The Bower & Collier Family History

Research by Colin Bower

My Life - Information from our Parents

In 1980/1 and 1982/3 respectively, our daughter Helen and later our son Steve wrote up the Bower/Collier Family Tree as part of a school project in their first year at St George's School, Harpenden. The binders of information and photographs will always be an important and integral part of our Family Tree.

Some of the information given by our parents about themselves was as follows:

Frederick Bower

"I was born in the year 1910 on the date 12th of September at 139 Rhodeswell Rd. London E14. Later I moved to 8 Locksley street London E14, then to Sheppey road Barking, next to Dixon street London E14 and on marrying to 8 Ernest Grove, Beckenham. On retirement I moved to 6 Harts Way, Everton Hampshire.

At school, I was always in the top class and I was Captain of the school. I was very keen on all sports and played in the schools 1st eleven at Soccer and Cricket. I passed a scholarship to go to the Grammar School but I chose to stay where I was. At senior school children in the higher classes were punished by the cane for (what was considered to be) serious conduct. It was given as one, or more, strokes across the hand. It had the affect of making you think twice before you did it again.

When I left school I went to an Electical Contractors in the city to serve my apprecticeship. (I stayed there for 7 years.) During that time I worked in many cinemas installing equipment for the first talking films to be shown in this country.

I also went to evening classes for Gymnastics and boxing. (that was more as hobbies). I was not called up for military service, as I was classed as, being in a reserved occupation doing work of National importance, which consised of installation of machines in ammunition factories, working for the R.A.F. on Radar Stations, also on telecommunications for cable and wireless.

I got more involved in the war in March 1941. My company had the contract for the Electrical Installations at the new University in Teheran, Iran, and I was selected to go there to supervise the work. I sailed from Liverpool in March 1941 and I was enjoying the trip, when, after two weeks, early in the morning I was suddenly woken up by the sound of gunfire. I looked out of the porthole and I soon realised what was happening. We were being attacked by a German Armed Raider. We were first ordered by our captain to stay below decks while we tried to steam away, but after about two hours of shelling from the raider, we decided to signal our surrender because the boat was in such a bad state. We abandoned ship and took to the lifeboats. The raider then came within about 100 ft and fired six shells at the ship. It sunk in about 3 or 4 minutes. The raider went away without taking any prisoners. We were adrift for 5 days and in very poor condition, when we were rescued by a Spanish liner and taken to Cadiz in Spain and from there we were taken to Gibraltar. We stayed there for 12 weeks, until we eventually got a passage back to England.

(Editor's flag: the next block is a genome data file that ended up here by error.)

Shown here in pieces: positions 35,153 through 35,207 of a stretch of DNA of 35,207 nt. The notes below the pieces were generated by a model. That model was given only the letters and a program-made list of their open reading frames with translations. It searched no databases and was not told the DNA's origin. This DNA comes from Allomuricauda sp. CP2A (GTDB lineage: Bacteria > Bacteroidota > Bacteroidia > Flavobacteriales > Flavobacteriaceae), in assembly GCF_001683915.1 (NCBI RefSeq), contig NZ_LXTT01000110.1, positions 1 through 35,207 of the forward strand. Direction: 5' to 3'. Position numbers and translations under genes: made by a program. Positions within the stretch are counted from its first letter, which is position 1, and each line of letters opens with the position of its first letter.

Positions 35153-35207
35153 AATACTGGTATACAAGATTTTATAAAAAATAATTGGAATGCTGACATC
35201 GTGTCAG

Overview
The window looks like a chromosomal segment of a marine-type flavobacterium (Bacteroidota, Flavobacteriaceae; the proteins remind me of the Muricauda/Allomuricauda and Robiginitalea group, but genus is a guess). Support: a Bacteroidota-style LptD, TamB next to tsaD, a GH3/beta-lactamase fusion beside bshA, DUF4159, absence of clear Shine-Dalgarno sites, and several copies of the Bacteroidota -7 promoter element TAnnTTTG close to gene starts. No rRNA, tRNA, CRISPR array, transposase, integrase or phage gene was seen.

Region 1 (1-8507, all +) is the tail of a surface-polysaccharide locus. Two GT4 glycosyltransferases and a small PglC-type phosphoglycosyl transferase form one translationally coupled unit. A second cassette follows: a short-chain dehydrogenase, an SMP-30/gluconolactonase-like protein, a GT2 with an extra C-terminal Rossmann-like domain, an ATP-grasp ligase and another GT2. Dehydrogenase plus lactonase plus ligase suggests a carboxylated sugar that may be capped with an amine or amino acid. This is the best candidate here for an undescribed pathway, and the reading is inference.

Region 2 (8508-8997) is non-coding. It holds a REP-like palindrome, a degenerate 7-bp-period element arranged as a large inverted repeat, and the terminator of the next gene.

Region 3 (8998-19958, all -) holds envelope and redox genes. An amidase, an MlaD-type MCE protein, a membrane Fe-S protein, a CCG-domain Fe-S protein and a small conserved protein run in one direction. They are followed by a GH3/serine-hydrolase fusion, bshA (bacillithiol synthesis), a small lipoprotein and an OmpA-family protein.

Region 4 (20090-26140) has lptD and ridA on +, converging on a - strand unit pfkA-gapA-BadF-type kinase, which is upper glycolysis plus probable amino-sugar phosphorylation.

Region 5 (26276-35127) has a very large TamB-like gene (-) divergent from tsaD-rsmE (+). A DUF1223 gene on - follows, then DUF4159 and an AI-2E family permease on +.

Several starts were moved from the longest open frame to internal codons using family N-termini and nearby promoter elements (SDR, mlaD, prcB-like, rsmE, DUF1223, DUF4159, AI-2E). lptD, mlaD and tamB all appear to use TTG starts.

I continued with my firm until December 1946 and I left them to join Cable and Wireless Ltd. I rose to assistant Executive Engineer, and was eventually posted to Area Stores Control Officer. I retired in May 1974."

Frederick Bower can be found in the Family Tree itself:


My parents Frederick Bower and Doris Brecht taken on my Father's 90th Birthday

Other Links

Photo Album - Bower Family

Football in the Family

Visit to Beckenham

Doris Brecht

"I was born in 1912 at 78 Clemence Street, London, E14. The date was the 15th of March. I got married at 24 and remained a house wife.

Amongst my earliest memories is being carried to an air-raid shelter, in the 1914-1918 war, by my father. I was very envious of a girl dressed as Britannia. She was all in white. This was on Empire day at my Infant scool. We had a street party at the end of the was, when all the girls had matching dresses and danced the Valletta.

Sunday school outings were looked forward to by everyone. We had attendance cards and these were punched (when we went to Sunday school) with a heart shape punch. We London children were taken to the country at Loughton - Theydon Bois - Buckhurst hill. We were all given a lunch and some bread and some cake at teatime. Altogether it was a good days outing.

Children today are allowed to speak up more, now, and express their feelings. We had to "hold our tongues" . If we were guilty of the slightest naughtiness, we would get a "clip on the head". We were not allowed to talk at the table, whisper together, or be rude to adults.